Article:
New multisensory telemonitoring device accurately identifies risk of worsening HFNews - May 3, 2017
Paris, France | The HeartLogic multi-sensor algorithm as an automatic predictor of heart failure events: results from the MultiSENSE Trial.
//Presented at ESC Heart Failure 2017 by Roy Stuart GARDNER (Linithgow, United Kingdom)//
The typical journey of a HF patient is characterised by large fluctuations in function and quality of life. Over the course of disease progression, better periods are alternated with hospitalisation for acute decompensation episodes, and over time a chronic, gradual decline is seen. It is notably difficult to predict episodes. Efforts have been made to telemonitor patients, but the achieved benefit has been modest so far. More accurate and daily measurements may be needed.
The MultiSENSE HF diagnostic solution HeartLogic has been developed. It captures heart sounds and data on respiration, thoracic impedance, heart rate and activity. Multiple changes from these sensors are aggregated and given a weight based on an individual’s daily risk for worsening HF to create a composite HeartLogic index. This index is updated daily and an alert is issued when the index crosses a user-definable threshold. Data have recently been published on use of the HeartLogic, and the primary endpoints were met, with sensitivity of 70% (95% CI: 55.4-82.1%) and unexplained alert rate of 1.47 (95%CI: 1.32-1.55). False positive rate was 1.56 (95%CI: 1.41-1.77).
This is a posthoc analysis of MultiSENSE study date, in which sensor data and clinical events from 900 patients with NYHA class II, III or IV within the last 6 months, and an implanted CRT-D system were followed up for 1 year. HF events encompassed hospital admission with primary cause of HF, or unscheduled administration of IV medications or ultrafiltration. 192 HF events, of which 145 were usable for HeartLogic occurred, in 106 and 102 patients, respectively. Event rates were calculated for patients when IN or OUT of HeartLogic Alert State. Event Rate Ratio (ERR) was calculated as the event rate IN Alert State divided by OUT of Alert State. The effect on ERR of each programmable threshold from 10 to 40 was assessed. Similarly, ERR of baseline NT-proBNP measurement calculated using above or below threshold (range 500-1500 pg/mL) was assessed.
- At nominal HeartLogic threshold = 16, the HF event rate was ten times higher in the IN Alert State (0.80 events/patient-year: PY) as compared to the OUT of Alert State (0.08 events/PY).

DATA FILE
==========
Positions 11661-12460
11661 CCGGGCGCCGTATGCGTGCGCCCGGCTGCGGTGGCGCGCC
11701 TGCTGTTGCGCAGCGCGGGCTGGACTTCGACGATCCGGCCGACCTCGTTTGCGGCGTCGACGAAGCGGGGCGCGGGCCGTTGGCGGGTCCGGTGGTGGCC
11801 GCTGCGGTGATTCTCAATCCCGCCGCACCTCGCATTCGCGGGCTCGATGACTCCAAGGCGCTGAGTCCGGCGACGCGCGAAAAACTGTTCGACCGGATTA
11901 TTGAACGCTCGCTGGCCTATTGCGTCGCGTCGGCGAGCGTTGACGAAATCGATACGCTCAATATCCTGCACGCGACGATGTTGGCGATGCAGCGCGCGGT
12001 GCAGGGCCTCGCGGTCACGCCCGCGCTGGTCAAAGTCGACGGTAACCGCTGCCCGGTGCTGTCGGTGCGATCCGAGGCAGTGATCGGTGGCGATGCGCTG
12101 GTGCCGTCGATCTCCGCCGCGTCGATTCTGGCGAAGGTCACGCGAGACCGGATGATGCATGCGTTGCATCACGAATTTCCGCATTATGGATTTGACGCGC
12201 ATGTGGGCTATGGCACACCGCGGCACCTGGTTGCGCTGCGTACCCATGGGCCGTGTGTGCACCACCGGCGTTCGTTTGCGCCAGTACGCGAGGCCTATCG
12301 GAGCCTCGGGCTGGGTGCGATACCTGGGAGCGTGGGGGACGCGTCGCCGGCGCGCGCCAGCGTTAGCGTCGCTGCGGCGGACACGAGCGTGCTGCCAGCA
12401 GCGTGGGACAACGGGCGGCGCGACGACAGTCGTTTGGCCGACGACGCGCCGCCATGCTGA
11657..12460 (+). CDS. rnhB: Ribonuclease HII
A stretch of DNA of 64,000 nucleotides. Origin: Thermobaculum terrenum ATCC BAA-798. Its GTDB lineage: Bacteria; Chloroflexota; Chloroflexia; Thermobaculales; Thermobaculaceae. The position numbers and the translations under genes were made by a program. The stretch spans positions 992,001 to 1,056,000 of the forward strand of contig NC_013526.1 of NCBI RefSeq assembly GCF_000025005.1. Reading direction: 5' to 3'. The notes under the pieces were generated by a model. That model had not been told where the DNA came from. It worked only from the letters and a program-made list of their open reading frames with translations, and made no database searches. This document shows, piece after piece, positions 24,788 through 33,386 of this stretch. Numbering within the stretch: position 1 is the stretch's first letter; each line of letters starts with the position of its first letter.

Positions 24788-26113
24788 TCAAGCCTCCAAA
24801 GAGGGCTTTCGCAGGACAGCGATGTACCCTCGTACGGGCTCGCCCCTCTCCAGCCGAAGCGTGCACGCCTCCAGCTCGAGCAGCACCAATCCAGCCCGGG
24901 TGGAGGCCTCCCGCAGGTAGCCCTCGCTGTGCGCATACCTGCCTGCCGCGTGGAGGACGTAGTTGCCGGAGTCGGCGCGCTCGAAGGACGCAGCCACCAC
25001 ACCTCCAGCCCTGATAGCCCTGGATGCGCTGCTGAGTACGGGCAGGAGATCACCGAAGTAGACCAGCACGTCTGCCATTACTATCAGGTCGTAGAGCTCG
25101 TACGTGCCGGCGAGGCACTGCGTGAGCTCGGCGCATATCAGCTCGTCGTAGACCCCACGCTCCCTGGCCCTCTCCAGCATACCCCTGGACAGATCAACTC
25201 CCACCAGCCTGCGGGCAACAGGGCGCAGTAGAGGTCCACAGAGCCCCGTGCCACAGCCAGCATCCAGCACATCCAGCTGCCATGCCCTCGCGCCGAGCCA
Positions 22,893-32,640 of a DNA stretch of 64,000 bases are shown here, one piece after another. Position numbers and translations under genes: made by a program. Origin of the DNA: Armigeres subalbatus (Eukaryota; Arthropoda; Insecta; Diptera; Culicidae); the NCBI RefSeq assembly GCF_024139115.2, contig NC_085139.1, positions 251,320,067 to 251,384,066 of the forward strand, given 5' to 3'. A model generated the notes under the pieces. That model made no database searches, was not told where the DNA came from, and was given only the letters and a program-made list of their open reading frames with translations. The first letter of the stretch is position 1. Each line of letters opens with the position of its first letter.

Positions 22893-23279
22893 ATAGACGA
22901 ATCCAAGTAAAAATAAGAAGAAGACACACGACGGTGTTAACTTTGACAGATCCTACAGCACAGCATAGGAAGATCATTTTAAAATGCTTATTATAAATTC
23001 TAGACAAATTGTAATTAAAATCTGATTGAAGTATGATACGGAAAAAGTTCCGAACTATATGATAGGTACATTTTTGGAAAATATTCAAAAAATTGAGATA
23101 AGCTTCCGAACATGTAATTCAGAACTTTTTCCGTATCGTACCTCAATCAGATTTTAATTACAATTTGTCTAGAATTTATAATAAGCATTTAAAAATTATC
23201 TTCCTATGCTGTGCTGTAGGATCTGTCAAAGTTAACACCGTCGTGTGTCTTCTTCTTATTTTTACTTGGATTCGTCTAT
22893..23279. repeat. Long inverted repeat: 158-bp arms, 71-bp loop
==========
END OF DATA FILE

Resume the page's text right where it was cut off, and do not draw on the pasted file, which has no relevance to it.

- ERRs ranged between 8.4 and 12.6 across all thresholds.
- Event rates as a function of baseline NT-proBNP was not as informative; ratio of high vs. low NT-proBNP at different cutoffs did not predict event rates as well as did ERR.
- In multivariate analyses, a HeartLogic threshold of 16 had an adjusted ERR of 5.91 (95%CI: 3.63- 9.62, P<0.0001).
This analysis shows that HeartLogic predicts the risk of an HF event independent of baseline variables. The Event Rate was ten times higher when HeartLogic was IN Alert vs. OUT of Alert State. HeartLogic was a better prognosticator than a baseline NT-proBNP.
A drawback of the comparison with analysis of NT-proBNP is that NT-proBNP was only measured at baseline, while the HeartLogic Index was measured daily. Plus, physicians were not blinded to NT-proBNP, which may have modified therapy, thereby possibly limiting its predictive accuracy.
Further studies are needed to establish if HeartLogic can improve patient outcomes.
Discussant Martin COWIE (London, GB) congratulated Gardner for extracting so much from these data. The challenge in telemonitoring studies has always been to get sense out of all the noise. The challenge lies in that that demands more than just risk stratification; you need to know what leads to meaningful clinical improvement.
He noted that the false positive rate seemed low in MultiSENSE, and he called these results one step ahead in the field of telemonitoring. A caveat lies in whether improvements in clinical outcomes justify the cost and logistical investments. Important to realise is also that not alerts are immediately actionable; a physician still needs to think about what causes the alert in this patient.
It was also noted that this system might be useful in acute heart failure, as decongestion often develops in the week before the acute event.
Our coverage of ESC HF 2017 is based on the information provided during the congress.